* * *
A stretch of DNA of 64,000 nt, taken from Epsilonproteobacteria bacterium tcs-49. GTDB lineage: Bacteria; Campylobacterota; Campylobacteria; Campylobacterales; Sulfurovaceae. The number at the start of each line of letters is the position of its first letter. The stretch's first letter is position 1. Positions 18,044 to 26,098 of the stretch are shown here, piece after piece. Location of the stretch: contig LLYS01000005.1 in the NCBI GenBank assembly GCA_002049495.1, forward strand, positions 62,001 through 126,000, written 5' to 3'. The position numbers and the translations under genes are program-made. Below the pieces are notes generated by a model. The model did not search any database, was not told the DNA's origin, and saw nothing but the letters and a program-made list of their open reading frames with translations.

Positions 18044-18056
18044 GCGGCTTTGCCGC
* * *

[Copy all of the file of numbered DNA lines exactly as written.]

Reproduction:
A stretch of DNA of 64,000 nt, taken from Epsilonproteobacteria bacterium tcs-49. GTDB lineage: Bacteria; Campylobacterota; Campylobacteria; Campylobacterales; Sulfurovaceae. The number at the start of each line of letters is the position of its first letter. The stretch's first letter is position 1. Positions 18,044 to 26,098 of the stretch are shown here, piece after piece. Location of the stretch: contig LLYS01000005.1 in the NCBI GenBank assembly GCA_002049495.1, forward strand, positions 62,001 through 126,000, written 5' to 3'. The position numbers and the translations under genes are program-made. Below the pieces are notes generated by a model. The model did not search any database, was not told the DNA's origin, and saw nothing but the letters and a program-made list of their open reading frames with translations.

Positions 18044-18056
18044 GCGGCTTTGCCGC